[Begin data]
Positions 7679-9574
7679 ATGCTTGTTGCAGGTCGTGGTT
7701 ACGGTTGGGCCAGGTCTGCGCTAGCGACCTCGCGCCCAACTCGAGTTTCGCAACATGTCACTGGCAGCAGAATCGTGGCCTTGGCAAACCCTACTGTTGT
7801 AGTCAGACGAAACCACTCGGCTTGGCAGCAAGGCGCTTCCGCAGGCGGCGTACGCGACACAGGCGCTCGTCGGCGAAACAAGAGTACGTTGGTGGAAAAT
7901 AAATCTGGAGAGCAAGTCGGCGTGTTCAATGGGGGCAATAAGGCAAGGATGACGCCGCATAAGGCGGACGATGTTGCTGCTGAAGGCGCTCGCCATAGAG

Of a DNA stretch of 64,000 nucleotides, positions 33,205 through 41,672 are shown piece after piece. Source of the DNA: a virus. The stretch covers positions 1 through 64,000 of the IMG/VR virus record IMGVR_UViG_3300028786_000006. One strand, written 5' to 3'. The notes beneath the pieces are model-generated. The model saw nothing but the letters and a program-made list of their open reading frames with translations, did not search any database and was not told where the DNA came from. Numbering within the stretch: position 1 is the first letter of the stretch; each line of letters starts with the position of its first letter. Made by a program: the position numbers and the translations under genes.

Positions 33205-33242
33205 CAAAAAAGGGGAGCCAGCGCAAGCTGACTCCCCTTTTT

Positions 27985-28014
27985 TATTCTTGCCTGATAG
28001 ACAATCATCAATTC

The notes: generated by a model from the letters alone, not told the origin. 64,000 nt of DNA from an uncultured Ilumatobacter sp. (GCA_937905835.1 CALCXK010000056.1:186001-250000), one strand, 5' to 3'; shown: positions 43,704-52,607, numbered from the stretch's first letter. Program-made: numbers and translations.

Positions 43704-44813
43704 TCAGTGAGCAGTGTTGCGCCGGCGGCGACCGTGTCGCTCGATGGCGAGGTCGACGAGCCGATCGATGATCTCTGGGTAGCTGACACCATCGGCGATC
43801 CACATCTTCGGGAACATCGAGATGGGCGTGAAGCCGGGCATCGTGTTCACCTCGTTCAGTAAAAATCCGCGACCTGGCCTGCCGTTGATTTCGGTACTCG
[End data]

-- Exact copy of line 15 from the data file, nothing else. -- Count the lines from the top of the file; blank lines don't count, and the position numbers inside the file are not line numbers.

43801 CACATCTTCGGGAACATCGAGATGGGCGTGAAGCCGGGCATCGTGTTCACCTCGTTCAGTAAAAATCCGCGACCTGGCCTGCCGTTGATTTCGGTACTCG